Have you ever wondered how globally connected the pre-modern world was? Have you ever asked yourself what happened in the medieval period outside of Europe and the Mediterranean? Do early medieval Oceania, Korea, Tibet or other far-flung regions seem like fascinating topics that you would like to know more about? Are you in search of a book on medieval history that does not merely claim to be global, but actually covers the whole globe? If your answer is yes to any of these questions, then A Companion to the Global Early Middle Ages will definitely be of interest to you.
Starting from East Africa, the first fifteen chapters of this Companion take the reader on a journey around the globe eastward via Southeast Asia to Japan and then westward via Inner Asia to the Sahara, western Europe and finally to Mesoamerica. Each of these chapters introduces the primary historical developments in the region in question during the seventh, eighth and ninth century CE. Secondly, they explore the topic of connectivity and demonstrate how interactions with distant societies shaped and informed each polity and culture. The final four chapters cover four themes—trade, migration, intellectual discourse, climate and disease—from a truly interdisciplinary point of view, integrating all the regions discussed in earlier chapters.
This Companion is the result of a collaborative research project that I started in 2015. I was inspired to create a book that would encourage medievalists to look beyond their own intellectual horizons without sacrificing from scholarly substance. It really was a great pleasure to be able to assemble a group of eighteen scholars from six different countries and three different continents who agreed with me that a global perspective on this period of history is overdue. Because they were each also experts within their own fields, we were able to strike a wonderful balance between depth and breadth. As a result, the stunning wealth of historical information about regions that I knew hardly anything about is something that stands out for me about this book. Whether one learns for the first time about the power struggle of the aristocracy in Silla on the Korean peninsula, the spread of Islam on the Swahili coast of East Africa or the fact that the longest early medieval journeys were performed by Austronesian groups on the Pacific Ocean: this Companion is a treasure trove of new information for every interested reader, regardless of their specialty and expertise.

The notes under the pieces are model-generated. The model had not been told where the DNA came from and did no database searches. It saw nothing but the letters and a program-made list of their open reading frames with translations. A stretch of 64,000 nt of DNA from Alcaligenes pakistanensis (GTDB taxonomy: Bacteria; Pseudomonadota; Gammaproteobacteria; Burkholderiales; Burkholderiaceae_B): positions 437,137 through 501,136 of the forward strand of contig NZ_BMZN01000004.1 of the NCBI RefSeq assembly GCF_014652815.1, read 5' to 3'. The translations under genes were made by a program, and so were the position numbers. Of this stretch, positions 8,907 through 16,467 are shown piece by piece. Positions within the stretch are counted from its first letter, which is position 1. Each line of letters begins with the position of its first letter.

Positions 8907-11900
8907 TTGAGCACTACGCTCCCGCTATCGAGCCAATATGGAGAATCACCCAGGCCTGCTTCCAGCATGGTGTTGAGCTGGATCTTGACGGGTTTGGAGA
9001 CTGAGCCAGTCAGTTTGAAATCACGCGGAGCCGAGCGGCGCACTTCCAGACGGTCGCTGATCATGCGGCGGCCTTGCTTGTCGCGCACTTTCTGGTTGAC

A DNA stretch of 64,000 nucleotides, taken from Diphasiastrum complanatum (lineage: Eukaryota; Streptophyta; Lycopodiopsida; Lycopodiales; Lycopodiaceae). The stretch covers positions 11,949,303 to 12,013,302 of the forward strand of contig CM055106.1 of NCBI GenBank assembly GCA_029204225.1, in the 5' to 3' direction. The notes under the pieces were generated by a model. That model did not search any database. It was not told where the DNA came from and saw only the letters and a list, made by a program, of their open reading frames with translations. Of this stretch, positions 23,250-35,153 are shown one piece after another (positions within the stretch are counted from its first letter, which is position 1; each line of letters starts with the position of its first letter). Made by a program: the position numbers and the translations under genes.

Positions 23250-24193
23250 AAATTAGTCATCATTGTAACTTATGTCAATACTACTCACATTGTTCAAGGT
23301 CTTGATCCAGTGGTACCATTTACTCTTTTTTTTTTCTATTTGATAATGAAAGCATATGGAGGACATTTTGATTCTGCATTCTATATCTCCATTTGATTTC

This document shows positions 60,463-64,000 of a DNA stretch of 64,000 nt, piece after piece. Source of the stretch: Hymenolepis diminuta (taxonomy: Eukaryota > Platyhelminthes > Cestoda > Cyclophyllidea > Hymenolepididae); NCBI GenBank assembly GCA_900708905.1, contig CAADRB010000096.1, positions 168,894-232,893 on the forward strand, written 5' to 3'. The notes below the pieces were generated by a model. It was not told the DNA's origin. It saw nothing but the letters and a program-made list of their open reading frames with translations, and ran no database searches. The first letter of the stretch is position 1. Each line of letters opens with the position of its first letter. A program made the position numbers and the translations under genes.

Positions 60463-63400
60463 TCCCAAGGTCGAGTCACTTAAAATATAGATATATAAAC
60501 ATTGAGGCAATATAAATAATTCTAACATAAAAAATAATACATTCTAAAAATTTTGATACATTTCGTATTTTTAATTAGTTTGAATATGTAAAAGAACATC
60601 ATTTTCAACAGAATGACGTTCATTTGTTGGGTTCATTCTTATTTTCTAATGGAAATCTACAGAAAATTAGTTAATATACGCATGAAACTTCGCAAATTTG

The most important aspect of this book is the way in which it pushes its reader to think of a new and global narrative of the medieval world. It gives a wider context to local developments and discusses how distant developments and global processes affect local affairs. For example, the sixth-century eruption of the Ilopango in Mesoamerica had long-term climatic ripple effects that could be felt in the next century in North Africa and Inner Asia; and the ebb and flow of the trade cycles between Tang China and the Abbasid caliphate influenced polities in Southeast Asia and Western Europe alike. A Companion to the Global Early Middle Ages thus demonstrates to anyone interested in pre-modern history that the early medieval phase of nearly every region of the world was part of a web of connections that had global proportions.
by Erik Hermans